"Make an appointment for 4pm today with Gary," I say to my assistant as I hang up from a promising phone call with a potential client. There was a time when you had to be high up in an organisation to have an assistant. My assistant is an artificially intelligent piece of software that lives in my smart phone. It makes me wonder if technologies like these could help a business grow.
Kate Letheren is a postdoctoral research fellow and Charmaine Glavas is an International Business Lecturer at the Queensland University of Technology
Robot working for money image from Shutterstock
A report called The Future of Employment: How susceptible are jobs to automation was published in 2013 by researchers from Oxford University. It was used last year by the BBC to create the interactive web page, Will a robot take your job?.
Simply enter a job into the website’s search box, press enter and out comes the percentage chance that that job could be automated, based on UK figures. Enter typist and it says the job has a 99% probability of automation, a personal assistant is 68%. In fact, positions that are repetitive and mundane are more likely to be fulfilled by robots or some form of automation.
Robots and similar technologies are already in the workplace in a variety of forms. They appear in many places from manufacturing to remote-controlled police robots, even as sports reporters and surgery assistants.
Most people assume that robotics is reserved for the large production lines of the automotive industry. But companies such as the European Robotics initiative SMERobotics support the integration of robots across EU-manufacturing. For the most part, robots are used for laborious work.
The inability of robots to feel emotions (such as boredom) or physical sensations (fatigue or pain) make them ideal candidates for sifting through reams of data or even operating on a patient for hours without growing tired.
These abilities make robots a perfect addition to any growing innovative or entrepreneurial firm.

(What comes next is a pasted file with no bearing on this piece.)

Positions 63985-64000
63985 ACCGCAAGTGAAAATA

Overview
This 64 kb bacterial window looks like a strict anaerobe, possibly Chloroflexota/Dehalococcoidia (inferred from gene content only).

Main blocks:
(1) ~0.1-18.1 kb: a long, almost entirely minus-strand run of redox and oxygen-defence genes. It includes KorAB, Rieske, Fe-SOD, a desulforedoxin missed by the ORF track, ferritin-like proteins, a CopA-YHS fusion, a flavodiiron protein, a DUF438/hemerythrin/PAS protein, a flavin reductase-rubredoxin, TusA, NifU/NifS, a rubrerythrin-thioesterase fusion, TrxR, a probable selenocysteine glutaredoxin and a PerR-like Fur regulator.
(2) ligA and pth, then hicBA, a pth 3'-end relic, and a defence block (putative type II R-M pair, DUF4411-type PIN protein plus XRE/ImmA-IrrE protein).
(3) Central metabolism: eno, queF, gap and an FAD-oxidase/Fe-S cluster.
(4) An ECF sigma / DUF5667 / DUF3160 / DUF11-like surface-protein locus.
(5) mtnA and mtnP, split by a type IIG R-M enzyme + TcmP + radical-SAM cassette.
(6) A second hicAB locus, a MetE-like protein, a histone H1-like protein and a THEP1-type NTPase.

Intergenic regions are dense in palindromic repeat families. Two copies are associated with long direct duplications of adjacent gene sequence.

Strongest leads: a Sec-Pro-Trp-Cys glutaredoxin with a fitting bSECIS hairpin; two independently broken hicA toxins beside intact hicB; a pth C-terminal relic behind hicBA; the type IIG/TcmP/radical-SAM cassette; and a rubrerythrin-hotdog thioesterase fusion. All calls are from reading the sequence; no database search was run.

AI and robots for business growth
A day in the life of a small business manager or entrepreneur may not be as exciting as you’d expect. Entrepreneurship is generally thought to involve big picture and forward-thinking, innovation, creativity, vision, tolerance of ambiguity and rule breaking (the list goes on). Contrary to conventional wisdom, there are a number of smaller and more ordinary tasks that an entrepreneur generally takes on, all of which are necessary for the progress of the firm.
Much of the current debate around robots and jobs seems to focus largely on a jobless future. But research suggests artificial intelligence and robots for small business and entrepreneurial firms will deliver a host of benefits.
Machines and robots can do much of the mundane and repetitive work – such as making sure papers are filed on time, or being available for standard enquiries during the day. This allows business managers and entrepreneurs to be more creative and more entrepreneurial.
If a robot is taking calls, for instance, the entrepreneur has more freedom to visit clients in the field. No longer bound by the rules of 9-5, the entrepreneur can focus on adding more social and emotional value. Indeed, even their well-being may benefit. Besides being suited to repetitive work, robots are also not affected by ambiguity, an inherent part of any small business or entrepreneurial venture.
Robots would be immune to any uncertainty and the fear of failure that a human entrepreneur may feel when investing both human and financial resources in new technologies that may or may not be conducive to business success. For instance, when considering growth into a new, psychically distant market, a robot can weigh multiple information sources (such as market data) without being influenced by emotions such as fear of risk or apprehension of entering unfamiliar environments.
With technological advances comes the ability of business managers, in particular those of innovative entrepreneurial firms, to do more than ever before.
Are people still needed?
Robots may complete mundane tasks, but there are certain skills that are — at least for the moment — uniquely human that will likely keep humans in demand, despite the cost. For example, the skills required when networking with clients or potential funding partners.
Reading and responding appropriately to verbal and non-verbal social cues is likely better handled by a human, who can self-monitor and adjust their behaviour accordingly. These skills will arguably become more important as humans learn to work in partnership with robotic counterparts.
Robots are unlikely to compete with humans in terms of social and emotional intelligence. It is unlikely that robots will be able to perceive and categorise a full spectrum of true emotions, let alone “feeling” or “expressing” them.
At present, programmed reactions and mimicry are as far as development has come for empathic robots. So those tasks that require true (not programmed) empathy or critical thinking and problem solving are the ones you’ll probably still want humans for.
According to the BBC’s Will a robot take your job? web page, the jobs least likely to be automated include a nurse (0.9%), midwife (0.9%), psychologist (0.7%), speech therapist (0.5%) and manager of a pub or licensed premises (0.4%).
This article was originally published on The Conversation.